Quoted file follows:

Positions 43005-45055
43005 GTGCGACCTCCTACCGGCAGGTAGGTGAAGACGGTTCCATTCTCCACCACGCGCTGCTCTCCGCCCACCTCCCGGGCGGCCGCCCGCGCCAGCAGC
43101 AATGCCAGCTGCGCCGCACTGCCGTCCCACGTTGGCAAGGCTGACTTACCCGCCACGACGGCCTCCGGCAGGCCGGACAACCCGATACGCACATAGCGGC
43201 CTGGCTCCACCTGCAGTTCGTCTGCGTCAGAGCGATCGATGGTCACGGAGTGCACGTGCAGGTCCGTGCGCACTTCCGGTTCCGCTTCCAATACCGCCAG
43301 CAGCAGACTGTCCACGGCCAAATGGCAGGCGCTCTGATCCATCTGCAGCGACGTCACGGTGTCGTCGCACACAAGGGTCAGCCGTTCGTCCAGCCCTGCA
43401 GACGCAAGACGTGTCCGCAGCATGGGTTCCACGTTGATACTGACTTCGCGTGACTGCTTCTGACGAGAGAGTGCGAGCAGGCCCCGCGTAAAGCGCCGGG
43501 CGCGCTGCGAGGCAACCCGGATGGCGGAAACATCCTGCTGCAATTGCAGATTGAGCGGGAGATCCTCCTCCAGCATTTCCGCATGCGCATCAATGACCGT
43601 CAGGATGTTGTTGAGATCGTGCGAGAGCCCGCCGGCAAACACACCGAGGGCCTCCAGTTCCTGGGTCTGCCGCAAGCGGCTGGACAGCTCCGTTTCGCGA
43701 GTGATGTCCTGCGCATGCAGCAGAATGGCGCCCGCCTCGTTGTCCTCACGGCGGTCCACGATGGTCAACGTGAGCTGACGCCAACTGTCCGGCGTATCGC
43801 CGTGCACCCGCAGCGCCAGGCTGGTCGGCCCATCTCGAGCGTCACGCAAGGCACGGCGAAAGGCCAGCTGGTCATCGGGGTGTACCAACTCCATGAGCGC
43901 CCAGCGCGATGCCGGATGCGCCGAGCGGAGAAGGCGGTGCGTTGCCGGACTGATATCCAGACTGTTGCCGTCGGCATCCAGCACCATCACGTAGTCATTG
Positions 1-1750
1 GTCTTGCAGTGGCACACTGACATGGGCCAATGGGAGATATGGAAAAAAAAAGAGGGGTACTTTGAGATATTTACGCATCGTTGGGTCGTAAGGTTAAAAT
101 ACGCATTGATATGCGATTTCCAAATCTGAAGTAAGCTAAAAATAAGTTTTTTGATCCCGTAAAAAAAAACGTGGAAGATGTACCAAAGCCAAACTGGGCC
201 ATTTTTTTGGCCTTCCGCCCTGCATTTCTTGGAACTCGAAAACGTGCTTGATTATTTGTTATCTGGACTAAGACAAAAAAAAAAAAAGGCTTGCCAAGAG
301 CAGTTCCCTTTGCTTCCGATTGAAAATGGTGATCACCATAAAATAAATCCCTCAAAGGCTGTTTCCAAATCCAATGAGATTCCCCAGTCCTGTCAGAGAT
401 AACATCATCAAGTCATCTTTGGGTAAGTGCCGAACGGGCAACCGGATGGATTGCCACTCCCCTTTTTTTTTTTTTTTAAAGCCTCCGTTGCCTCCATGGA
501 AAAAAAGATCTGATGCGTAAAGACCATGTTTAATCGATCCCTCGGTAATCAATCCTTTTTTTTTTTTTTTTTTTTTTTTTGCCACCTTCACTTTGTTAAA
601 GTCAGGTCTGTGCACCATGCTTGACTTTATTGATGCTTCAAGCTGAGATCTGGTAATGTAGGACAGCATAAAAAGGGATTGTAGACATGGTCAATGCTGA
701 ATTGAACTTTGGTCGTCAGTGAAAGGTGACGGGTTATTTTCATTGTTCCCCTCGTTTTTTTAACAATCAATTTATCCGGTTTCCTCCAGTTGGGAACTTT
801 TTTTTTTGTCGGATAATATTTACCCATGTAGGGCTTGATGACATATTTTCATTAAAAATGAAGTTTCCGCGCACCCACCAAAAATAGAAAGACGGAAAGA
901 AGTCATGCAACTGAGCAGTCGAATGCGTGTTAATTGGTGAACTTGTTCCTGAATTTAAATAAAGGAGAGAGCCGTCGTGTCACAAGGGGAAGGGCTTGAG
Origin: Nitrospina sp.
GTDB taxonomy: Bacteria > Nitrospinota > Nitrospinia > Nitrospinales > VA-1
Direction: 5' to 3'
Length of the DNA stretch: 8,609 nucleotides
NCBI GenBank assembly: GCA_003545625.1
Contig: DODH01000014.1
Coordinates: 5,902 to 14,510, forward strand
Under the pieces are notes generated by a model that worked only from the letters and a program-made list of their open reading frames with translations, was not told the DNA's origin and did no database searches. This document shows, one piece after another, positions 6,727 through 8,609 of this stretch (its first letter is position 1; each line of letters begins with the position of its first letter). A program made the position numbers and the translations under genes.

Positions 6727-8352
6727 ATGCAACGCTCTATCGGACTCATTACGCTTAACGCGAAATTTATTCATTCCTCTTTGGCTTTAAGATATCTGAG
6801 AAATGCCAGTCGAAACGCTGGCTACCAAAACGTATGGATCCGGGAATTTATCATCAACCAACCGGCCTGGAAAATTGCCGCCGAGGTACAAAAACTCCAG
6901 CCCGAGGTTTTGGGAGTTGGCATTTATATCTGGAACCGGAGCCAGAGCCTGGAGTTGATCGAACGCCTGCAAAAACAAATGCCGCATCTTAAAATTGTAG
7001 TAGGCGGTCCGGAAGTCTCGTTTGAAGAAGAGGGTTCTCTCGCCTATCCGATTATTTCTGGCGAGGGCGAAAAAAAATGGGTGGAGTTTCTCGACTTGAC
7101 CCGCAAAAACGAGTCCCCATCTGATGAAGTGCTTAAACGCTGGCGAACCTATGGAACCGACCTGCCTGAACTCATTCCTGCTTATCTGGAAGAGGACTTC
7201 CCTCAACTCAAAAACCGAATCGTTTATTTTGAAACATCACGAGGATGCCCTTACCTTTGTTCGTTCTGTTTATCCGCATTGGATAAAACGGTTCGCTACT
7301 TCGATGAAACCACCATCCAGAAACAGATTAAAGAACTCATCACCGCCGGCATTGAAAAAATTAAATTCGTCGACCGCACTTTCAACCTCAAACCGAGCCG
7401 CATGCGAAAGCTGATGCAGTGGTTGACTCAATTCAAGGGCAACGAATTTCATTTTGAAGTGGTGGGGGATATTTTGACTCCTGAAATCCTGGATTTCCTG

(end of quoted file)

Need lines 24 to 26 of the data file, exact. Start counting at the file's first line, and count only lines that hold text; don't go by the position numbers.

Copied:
GTDB taxonomy: Bacteria > Nitrospinota > Nitrospinia > Nitrospinales > VA-1
Direction: 5' to 3'
Length of the DNA stretch: 8,609 nucleotides